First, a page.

- Kagura, Mitsumata and Tashiro
NaebaNaeba Ski Resort offers a nice amount of varied terrain to suit all ability levels (30% beginner, 40% intermediate, 30% advanced/expert). The resort offers 22 trails with a commendable vertical drop of 889m. Guests are somewhat limited to in resort areas only as off-piste exploring is discouraged by the resort.
The top half of the mountain serves advanced skiers and riders well with inviting steep terrain that opens up further down into wider and more placid runs from around the halfway point for the beginners and intermediates.
Naeba is also linked with Kagura via Japan's longest gondola, the Dragondola (5.5km). The Dragondola operates 9am to 3:30pm and takes about 20 minutes each way. Guests need to be vigilant with their time to ensure they don't miss the last trip back. Otherwise there's the resort area shuttle buses as a last resort.
Due to its convenient access from Tokyo (approximately 2hours), this resort is popular with locals and can get quite busy on weekends.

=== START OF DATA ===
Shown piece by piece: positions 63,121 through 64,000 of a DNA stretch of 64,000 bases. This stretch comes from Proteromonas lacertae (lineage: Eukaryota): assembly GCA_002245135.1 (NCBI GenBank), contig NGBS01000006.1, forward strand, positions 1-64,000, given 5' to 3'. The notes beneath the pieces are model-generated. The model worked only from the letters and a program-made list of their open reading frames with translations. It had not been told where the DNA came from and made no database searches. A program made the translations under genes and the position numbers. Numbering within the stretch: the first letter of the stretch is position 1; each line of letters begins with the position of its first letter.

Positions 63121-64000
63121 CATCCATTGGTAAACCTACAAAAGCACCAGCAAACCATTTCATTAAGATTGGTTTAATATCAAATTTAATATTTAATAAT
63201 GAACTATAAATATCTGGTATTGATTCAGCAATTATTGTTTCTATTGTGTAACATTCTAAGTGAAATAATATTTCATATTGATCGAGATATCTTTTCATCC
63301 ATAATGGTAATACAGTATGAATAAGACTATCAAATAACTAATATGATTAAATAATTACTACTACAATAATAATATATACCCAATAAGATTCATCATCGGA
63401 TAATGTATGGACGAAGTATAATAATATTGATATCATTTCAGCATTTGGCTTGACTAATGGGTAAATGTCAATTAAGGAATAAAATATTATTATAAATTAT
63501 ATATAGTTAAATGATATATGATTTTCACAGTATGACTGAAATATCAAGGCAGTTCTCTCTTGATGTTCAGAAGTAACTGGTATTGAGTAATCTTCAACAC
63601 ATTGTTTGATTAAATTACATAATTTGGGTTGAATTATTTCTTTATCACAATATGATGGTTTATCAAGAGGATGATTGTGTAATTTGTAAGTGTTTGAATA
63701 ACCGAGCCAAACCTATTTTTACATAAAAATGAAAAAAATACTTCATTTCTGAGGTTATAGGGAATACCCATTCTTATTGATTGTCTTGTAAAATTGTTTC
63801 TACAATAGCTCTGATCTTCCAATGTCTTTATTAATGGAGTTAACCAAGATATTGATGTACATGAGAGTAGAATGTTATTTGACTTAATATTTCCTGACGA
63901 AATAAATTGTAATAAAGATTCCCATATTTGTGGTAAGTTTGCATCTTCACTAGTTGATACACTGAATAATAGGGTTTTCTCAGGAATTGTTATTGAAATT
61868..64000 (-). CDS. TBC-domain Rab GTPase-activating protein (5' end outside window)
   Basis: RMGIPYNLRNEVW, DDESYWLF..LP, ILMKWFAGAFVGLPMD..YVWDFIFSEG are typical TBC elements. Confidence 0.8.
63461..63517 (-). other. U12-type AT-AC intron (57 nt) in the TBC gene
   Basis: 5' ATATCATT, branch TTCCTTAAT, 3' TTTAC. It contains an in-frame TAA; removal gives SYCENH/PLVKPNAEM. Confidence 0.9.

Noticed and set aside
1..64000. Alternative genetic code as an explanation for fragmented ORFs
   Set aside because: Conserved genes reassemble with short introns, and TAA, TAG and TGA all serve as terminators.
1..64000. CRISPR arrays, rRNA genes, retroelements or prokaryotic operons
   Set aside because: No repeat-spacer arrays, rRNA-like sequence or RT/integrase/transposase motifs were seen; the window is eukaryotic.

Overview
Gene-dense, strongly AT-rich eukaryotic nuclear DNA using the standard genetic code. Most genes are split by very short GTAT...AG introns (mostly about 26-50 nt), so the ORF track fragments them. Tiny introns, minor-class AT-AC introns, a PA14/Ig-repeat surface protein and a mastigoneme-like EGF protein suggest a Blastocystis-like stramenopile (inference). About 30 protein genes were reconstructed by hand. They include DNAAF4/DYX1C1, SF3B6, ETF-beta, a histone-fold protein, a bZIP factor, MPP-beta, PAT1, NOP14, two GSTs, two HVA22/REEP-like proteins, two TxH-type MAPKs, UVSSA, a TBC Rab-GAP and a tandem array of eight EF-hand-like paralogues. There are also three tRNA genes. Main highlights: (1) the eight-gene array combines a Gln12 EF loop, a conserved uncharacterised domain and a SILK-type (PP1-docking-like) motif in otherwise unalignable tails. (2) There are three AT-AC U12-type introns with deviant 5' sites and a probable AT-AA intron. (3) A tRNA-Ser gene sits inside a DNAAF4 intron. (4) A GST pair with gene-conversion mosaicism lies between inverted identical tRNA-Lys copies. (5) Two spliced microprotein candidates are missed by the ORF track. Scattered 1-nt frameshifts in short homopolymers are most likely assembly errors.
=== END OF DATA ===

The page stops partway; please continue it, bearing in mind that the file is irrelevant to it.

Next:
Kagura, Mitsumata and TashiroKagura consists of three areas; Kagura, Mitsumata and Tashiro. Kagura has a high altitude of 1,845m which sees the resort receive more snowfall on average when compared to Naeba (Kagura approximately 10m per year, Naeba approximately 6m per year).
Kagura offers a nice variety of terrain which tends to favour beginners and intermediates more so than the advanced guests (35% beginner, 35% intermediate, 30% advanced). Kagura Ski Resort is also more relaxed with their off-piste skiing. The advanced/expert skiers and riders can enjoy fantastic tree runs.
From the top of Kagura you'll also find some of the best backcountry terrain. There are English speaking backcountry guides available as well.